Scope of Work
Any results and conclusions made by the criminalist must be conveyed to others in the criminal justice system via written reports and expert testimony. The criminalist must express conclusions so that technical details are understood by the non-scientist jury, attorneys, and judges.
Criminalists must be able to think critically and use scientifically valid methods to analyze anything submitted to the laboratory. They must be familiar with many different types of equipment and techniques and must know basic chemistry concepts as well as have advanced knowledge of instrumental techniques.
"Wherever he steps, whatever he touches, whatever he leaves, even unconsciously, will serve as silent evidence against him. Not only his fingerprints or his footprints, but his hair, the fibers from his clothes, the glass he breaks, the tool mark he leaves, the paint he scratches, the blood or semen that he deposits or collects – all these and more bear mute witness against him. This is evidence that does not forget. It is not confused by the excitement of the moment. It is not absent because human witnesses are. It is factual evidence. Physical evidence cannot be wrong; it cannot perjure itself; it cannot be wholly absent. Only its interpretation can err. Only human failure to find it, study and understand it, can diminish its value."
— Paul L. Kirk, PhD "Father of Criminalistics"
The minimum educational requirement for a criminalist is a bachelor's degree in chemistry, biology, physics, molecular biology, forensic science, or a related physical science. For some positions, a master's degree is required. When choosing a forensic science program, it is important to determine whether the program is accredited by the Forensic Science Education Programs Accreditation Commission (FEPAC). Accredited programs offer the necessary amount of science and math required to be a criminalist.
Criminalists must continually increase their knowledge in their discipline. To keep up with the many advances in science, the criminalist must take continuing education courses. After successfully completing an examination, the criminalist may become certified by the American Board of Criminalistics in a variety of specialties.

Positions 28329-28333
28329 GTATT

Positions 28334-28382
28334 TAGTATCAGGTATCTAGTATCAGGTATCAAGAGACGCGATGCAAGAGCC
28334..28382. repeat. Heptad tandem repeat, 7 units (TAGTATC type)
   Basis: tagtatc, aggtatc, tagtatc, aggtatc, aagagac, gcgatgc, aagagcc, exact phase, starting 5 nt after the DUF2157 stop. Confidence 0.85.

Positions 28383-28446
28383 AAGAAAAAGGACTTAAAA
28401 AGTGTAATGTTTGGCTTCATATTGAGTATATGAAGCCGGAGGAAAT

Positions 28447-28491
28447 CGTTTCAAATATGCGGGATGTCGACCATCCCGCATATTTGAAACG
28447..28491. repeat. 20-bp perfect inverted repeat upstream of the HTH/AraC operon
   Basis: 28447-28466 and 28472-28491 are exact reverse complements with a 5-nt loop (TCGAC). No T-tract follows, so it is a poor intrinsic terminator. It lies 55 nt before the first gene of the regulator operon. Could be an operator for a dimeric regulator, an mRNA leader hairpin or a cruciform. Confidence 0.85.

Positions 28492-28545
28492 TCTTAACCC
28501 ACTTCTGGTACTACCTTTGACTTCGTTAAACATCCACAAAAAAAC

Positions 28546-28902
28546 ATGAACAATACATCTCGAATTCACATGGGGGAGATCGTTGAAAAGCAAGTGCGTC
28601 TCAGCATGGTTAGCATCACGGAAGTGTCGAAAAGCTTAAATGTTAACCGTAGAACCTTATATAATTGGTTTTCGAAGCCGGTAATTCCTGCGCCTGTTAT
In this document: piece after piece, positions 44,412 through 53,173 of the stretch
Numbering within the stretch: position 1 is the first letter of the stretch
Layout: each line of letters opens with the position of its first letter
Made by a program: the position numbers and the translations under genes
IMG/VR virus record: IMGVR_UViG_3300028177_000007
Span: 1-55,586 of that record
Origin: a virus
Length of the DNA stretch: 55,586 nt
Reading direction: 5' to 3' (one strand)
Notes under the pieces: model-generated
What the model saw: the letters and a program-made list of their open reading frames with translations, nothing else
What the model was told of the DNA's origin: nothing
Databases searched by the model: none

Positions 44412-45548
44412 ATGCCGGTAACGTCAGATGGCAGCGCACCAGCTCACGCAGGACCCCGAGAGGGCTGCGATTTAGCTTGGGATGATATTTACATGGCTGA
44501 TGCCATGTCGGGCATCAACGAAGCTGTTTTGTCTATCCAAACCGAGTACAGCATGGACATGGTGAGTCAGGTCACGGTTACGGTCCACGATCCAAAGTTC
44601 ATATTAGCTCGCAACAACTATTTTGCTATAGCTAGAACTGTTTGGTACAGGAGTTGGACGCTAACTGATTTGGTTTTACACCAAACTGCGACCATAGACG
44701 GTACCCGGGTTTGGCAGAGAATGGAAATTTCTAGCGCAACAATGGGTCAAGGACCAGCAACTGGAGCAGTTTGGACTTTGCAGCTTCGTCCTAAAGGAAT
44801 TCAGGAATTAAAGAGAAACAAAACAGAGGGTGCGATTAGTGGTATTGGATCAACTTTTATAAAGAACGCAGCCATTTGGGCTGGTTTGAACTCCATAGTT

Criminalistics is a diverse profession and criminalists usually specialize in one or more of the many subdisciplines, such as firearms and toolmark identification, biology/DNA, controlled substance analysis, fire and explosion debris analysis, and wildlife forensic science. Criminalists work in forensic laboratories in police departments, sheriff offices, district attorney offices, regional and state agencies, medical examiners' offices, private companies, colleges and universities, and for federal agencies. Criminalists assist the United States Department of Justice in helping other countries create or update forensic science services.
The criminalist may start as a "bench" scientist after graduating from college and, through education and dedication, work up to forensic laboratory director. There are many opportunities to teach at community colleges and universities training future criminalists.
Disciplines of Forensic Science
The AAFS is composed of more than 6,000 scientists organized into 12 sections representing the different areas of interest, activity, education, and expertise of individual members.